The trend is accelerating. More and more professionals are quitting their corporate jobs and setting up as business consultants. We look at the reasons.


The Rise and Rise of the Independent Business Consultant

What began as a trickle during the financial crisis of 2008 has now become a flood, as the lure of setting up shop as an independent consultant is proving to be irresistible.



According to a WiseGuy industry report, the global business consulting services market is growing at a CAGR of 4.7 percent and will reach 183.2 billion US dollars by 2024.


Increasingly, the share of this lucrative market will be snatched by independent consultants and boutique firms, who will shape the future of the industry, says a LexisNexis industry report.


This will impact mainstream consulting firms, who may struggle to find and keep experienced talent, it warns.


What are the Attractions of Going it Alone as a Consultant?

There are a host of reasons why independent consultants are thriving. Let’s take a look at some of the more pertinent ones:

1) There is Plenty of Work to be Had

Gone are the days when big consulting companies such as Deloitte Consulting, PwC, KPMG, and EY, with their armies of consultants and high fees, would snap up the vast majority of the consulting work.

Many companies are now engaging lower-priced independent consultants for professional advice on niche segments of their businesses, such as human resources, taxation, strategy, operations, finance, and/or IT.

Independent consultants have become inextricably linked to many large companies, offering services ranging from defining strategic direction to serving as an extra pair of hands for outsourced work.


2) Independents can Fully Explore Their Own Potential



Of course, working for a large consultancy firm offers all the advantages of full-time employment, such as being part of a powerful team, being able to bounce new ideas off colleagues, water-cooler conversations, and, importantly, company benefits such as pension contributions, medical benefits, and paid leave.

But for the go-getting consultant, the need to escape the restrictions of corporate life and the drive to excel as an independent outweigh the need for financial security. After all, haven’t we all dreamed of working for ourselves, of being our own boss, of tackling work issues when we want to and how we want to?




3) Independent Consultants March to Their Own Beat



Remember when you missed your daughter’s birthday party because your boss made you work overtime? Remember being ordered to come into work on your scheduled day off because a colleague was taking a sickie?


Being an independent consultant offers maximum flexibility when it comes to working hours.


Despite this freedom, however, when all is said and done the work still has to be tackled—and the independent consultant may end up working through the night to ensure delivery of promised services.


4) Money, Money, Money



The bottom line for consultants who opt to go it alone is the expectation that somewhere down the line they will be better off financially than if they had stayed with a large, established consultancy.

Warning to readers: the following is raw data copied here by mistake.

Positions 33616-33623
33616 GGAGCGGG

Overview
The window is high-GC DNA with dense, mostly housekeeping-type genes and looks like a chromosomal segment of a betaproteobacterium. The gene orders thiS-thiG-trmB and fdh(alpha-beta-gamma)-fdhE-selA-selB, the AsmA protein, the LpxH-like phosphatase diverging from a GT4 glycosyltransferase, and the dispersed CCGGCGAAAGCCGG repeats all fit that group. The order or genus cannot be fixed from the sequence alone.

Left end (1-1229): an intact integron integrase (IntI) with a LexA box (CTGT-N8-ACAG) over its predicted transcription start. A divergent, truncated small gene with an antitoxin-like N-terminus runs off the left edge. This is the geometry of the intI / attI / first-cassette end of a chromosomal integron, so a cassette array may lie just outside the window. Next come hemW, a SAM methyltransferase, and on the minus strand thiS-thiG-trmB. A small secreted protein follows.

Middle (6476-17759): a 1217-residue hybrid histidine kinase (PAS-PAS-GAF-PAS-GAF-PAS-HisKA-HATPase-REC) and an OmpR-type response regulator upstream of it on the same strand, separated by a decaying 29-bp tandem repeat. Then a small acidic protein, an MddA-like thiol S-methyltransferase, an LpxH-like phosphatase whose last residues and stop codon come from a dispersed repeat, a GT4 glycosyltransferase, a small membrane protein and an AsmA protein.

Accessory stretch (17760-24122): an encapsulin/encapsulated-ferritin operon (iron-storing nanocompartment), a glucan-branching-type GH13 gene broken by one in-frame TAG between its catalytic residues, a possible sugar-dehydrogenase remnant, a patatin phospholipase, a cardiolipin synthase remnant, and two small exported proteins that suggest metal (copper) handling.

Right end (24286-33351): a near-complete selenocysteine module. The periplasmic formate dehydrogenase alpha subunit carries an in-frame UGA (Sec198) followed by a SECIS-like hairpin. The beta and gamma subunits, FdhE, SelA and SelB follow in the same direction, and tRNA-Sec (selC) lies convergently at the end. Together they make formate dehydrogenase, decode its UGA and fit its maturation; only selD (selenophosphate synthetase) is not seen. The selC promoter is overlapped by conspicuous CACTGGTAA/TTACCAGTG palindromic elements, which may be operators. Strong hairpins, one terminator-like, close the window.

Independent consultants can charge their clients lower rates than those commanded by the big firms, but all the earnings go directly to them.


According to the Wall Street Journal, independent consultants on average earn 20-40% more per hour than salaried employees doing the same work.


5) Lower Taxes

Independent consultants can usually benefit from a raft of business-related tax deductions that are not available to salaried employees.

These may include expenses related to running an office, even if working from home. Other tax breaks could include deductions for travel and entertainment expenses, and subscriptions for the Internet, cable TV, and magazines.

It may come as a surprise, but independent consultants usually cough up less for tax than do full-time employees earning similar wages.


6) Because Today’s Technology Makes it Possible

There was a time when consulting professionals needed to be part of large organisations, because of the need to access expensive IT platforms, which only the corporate giants could afford to procure and operate.

These days, though, there are so many apps available, allowing consultants to handle complicated tasks and projects on their own.


As a result, technology costs and expertise are no longer a barrier to setting up shop as one-man consulting business.


Consider the following tools, all of which are accessible and easy for any individual to use:

  • Slack: A cloud-based instant messaging platform that that brings all your internal communications together into one platform.
  • Yondo: A nifty tool that allows you to conduct one-on-one video or phone consultations with clients.
  • Google Docs: A free online word-processing tool which allows any number of people access to a file so they can work on it individually in real time.
  • BuzzSumo: This popular tool allows you to research content ideas based on keywords and backlinks.
  • MailChimp: A marketing automation platform and email marketing service that is easy to use and which seamlessly organises contacts.

Are You Ready for the Challenge?

It is now more possible than ever for a consultant to launch out as an independent—and to thrive!  I set up my Supply Chain and Logistics management consultancy more than 22 years ago and have learned a few tricks along the way.

If you are ready for the challenge of going-it-alone, maybe I can help you with a few shortcuts to get started?

I also have a free guide that may be of value to you. Download it here:

Seven Essential Steps to Starting a Consulting Business



I wish you the very best of luck with your bold, new venture!


Best Regards,
Rob O’Byrne
Email or +61 417 417 307